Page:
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Leaving Loudeac on the final leg into Paris on Paris-Brest-Paris 2015. Becoming an Ancienne.


I arrived into Loudeac at 12:45 am on the 2nd leg of Paris-Brest-Paris 2015 (PBP) after completing another 207 miles or 333km with 11,604 feet of climbing in this section of PBP.  The cumulative distance and elevation gain at this point was 478 miles (781km) with 24,905 feet of climbing.

I checked into the Hotel de France.


I woke up after 1 hour of sleep and prepared for the final leg of Paris-Brest-Paris.  On this last leg, the distance I would be riding equaled 279.5 miles (450 km) to the finish of Paris-Brest-Paris in the Saint-Quentin-en-Yvelines velodrome.  This was a hard morning.  Rick Cosario, one of the members of our group was having some physical challenges and was not confident that he could continue on.  We all agreed to leave at 4:00 am to proceed from Loudeac to Tinteniac.  It was 4:15 am and we still had not left Loudeac.  We were delayed a bit in our scheduled departure time partially due to the challenges that Rick was facing and Eric was helping Rob fix his rear seat bag.  I recognized that I needed to leave as Rob and Eric would climb much quicker than I would and would end up passing me anyway.  I took some time to attempt to provide some comfort to Rick and gave him some Advil.  Then I said goodbye to Eric, Rick and Rob.

Eric and I looked at each other and our eyes teared up a bit.  He said, “Be safe out there Dawn, follow the lights and work your way through each control…”  I felt sadness for Rick not knowing if he would be able to continue to ride and I also knew the challenge that lay ahead of me.  I felt confident and strong as I rode away alone for the last leg of Paris-Brest-Paris at 4:20 am with 279.5 miles to the finish.  I followed the red lights as I worked my way out of Loudeac towards the Tinteniac control admist the constant climbing that is Paris-Brest-Paris.

No naps.  4 hours of sleep up total up to this point.  The next control was at mile 536.8 in Tinteniac, 52.9 miles.


Photo courtesy of Ivo Miesen


Pedal. Smile. Repeat.

Pedal. Smile. Repeat.


I moved through both controls at Tinteniac and Fougeres briskly, utilizing my Infinit nutrition to minimize my time off of the bike, passing mile 536.8 and 570 controls.  Another memorable moment came in between this stage when we were stopped because of an unusual road delay.  A women and her family were crossing their cows and horses across the road from their stables on each side of the road.  The women that opened the gate looked to be in her late 80’s and her family was there with her to assist her in this daily task.  Another priceless moment in the countryside of France.  Gosh, there were just so many of these gems.  I also ran into Chris Slocum again from New Jersey on this portion of the ride and met fellow Randonneur Keith Beato from the San Francisco Randonneeurs at the control in Mortagne-au-Perche.  Additionally, Ivo Miesen and myself rode together and met up at additional stops along this leg.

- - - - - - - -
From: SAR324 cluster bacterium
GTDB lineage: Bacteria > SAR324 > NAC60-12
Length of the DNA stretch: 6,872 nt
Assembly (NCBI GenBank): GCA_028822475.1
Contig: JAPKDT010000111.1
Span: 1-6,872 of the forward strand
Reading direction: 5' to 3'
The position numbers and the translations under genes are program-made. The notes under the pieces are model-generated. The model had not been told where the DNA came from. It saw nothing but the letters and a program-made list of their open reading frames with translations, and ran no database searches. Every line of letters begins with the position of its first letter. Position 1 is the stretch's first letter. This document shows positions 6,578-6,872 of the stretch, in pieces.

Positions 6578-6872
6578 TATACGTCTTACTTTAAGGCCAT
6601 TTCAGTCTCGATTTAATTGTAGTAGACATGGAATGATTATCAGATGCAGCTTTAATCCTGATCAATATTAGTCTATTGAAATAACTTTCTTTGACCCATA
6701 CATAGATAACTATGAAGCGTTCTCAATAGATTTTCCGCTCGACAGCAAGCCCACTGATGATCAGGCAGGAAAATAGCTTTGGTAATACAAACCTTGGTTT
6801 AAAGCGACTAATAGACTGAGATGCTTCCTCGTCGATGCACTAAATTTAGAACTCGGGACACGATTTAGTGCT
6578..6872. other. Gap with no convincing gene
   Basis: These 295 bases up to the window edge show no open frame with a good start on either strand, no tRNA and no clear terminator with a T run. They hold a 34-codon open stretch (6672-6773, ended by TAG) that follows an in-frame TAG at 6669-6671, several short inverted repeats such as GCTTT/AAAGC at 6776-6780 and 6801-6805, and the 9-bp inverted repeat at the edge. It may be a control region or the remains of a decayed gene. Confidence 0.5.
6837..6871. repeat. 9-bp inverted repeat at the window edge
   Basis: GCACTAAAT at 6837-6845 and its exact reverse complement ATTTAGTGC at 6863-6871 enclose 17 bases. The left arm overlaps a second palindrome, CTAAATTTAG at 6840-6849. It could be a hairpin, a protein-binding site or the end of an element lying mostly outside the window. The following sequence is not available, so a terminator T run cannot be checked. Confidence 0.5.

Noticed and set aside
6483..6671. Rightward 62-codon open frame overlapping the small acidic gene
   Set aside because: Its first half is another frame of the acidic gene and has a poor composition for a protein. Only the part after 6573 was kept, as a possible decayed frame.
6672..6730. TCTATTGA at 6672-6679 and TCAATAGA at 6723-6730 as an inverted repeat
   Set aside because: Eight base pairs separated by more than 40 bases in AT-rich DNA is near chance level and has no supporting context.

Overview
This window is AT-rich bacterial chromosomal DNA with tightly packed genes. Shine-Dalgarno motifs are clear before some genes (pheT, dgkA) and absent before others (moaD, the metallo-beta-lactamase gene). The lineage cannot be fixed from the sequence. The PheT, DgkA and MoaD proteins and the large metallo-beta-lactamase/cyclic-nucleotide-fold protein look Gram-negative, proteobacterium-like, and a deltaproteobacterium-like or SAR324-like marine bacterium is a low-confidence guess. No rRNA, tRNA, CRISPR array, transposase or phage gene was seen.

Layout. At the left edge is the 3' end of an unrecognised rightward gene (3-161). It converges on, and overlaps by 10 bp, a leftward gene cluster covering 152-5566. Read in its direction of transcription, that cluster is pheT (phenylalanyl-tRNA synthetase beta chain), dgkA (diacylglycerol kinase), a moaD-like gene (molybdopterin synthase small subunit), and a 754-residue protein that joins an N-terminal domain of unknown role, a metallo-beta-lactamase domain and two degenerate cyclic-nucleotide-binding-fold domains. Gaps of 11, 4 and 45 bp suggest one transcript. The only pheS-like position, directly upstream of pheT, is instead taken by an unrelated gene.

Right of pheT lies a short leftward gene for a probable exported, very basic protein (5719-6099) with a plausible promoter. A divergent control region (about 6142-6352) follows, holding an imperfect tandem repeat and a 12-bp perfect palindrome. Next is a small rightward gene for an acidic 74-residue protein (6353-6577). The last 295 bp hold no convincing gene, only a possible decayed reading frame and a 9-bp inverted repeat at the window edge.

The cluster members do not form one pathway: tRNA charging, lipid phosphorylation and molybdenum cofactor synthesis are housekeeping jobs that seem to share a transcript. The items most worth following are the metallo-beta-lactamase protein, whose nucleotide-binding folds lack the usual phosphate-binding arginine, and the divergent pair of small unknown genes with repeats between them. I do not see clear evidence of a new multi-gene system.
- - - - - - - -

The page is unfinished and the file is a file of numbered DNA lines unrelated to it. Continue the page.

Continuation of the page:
It was in between Fougeres and ViIlaines-la-Juehl, at around mile 600, 111that I began having shifting problems with my rapid rise shifter and derailleur.  I stopped on the route here to send a group message to Eric, Rick and Rob that I was having mechanical problems with my shifting and would need to have it looked at Villaines-la-Juhel.  When I got into the control in Villaines, I immediately went to the mechanic and explained my problem to them.  I then went inside to eat, trying to be as efficient as possible off the bike.  The mechanic made some adjustments and said that my bike was fixed and the shifting should be no problem.



Keith Beato with San Francisco Randonneurs

As I was leaving Villaines control at mile 625.5, I ran into Eric.  He asked me how I was doing and I told him that I felt ok.  Physically I felt tired but was not having any physical symptoms or problems other than this new shifting issue that seemed to be resolved now.  I do recall being very thirsty around this time, like I could not get enough fluid in my system.  I felt like I was probably getting a bit dehydrated.  I left on route to the Mortagne control, Stage 13 of 15.

At about mile 640, about 30 miles from the control,  I felt some general soreness in my upper cervical spine initially.  I began to stretch as I was pedaling and it subsided at first.  About 10 more miles passed and then I felt a warm-dull feeling along my sub-occipital neck musculature (higher neck muscles).  It was not sharp and there was no radiating pain, but this concerned me.  At that time, I distinctly remember thinking to myself, “Well Dawn, this is what 640 miles on your bike looks like with only 4 hours of sleep”.  I continued to push towards Mortagne-au-Perche, Stage 14 of 15.

In addition to this new physical symptom I was experiencing, the road began to look very interesting.  There were riders sleeping in ditches every few feet while others stopped and stood, leaning on the bike to get some sleep.  As I passed through towns, I saw others sleeping in telephone booths in the towns, on the benches and doorways of local businesses.  When you need sleep, you will take it anywhere you could get it.

pbp 4

Photo courtesy of Ivo Miesen.



Photo courtesy of Ivo Miesen.

Pedal. Smile. Repeat.

Pedal. Smile. Repeat.


The dice had been rolled.

So I bet you are wondering what happens to your body when you ride 675 miles on your bike with only 4 hours of sleep and no naps, in about 68 hours, right?   I had no idea what to expect.

Well, let’s just say that, certain funny things begin to happen.  Oh boy…

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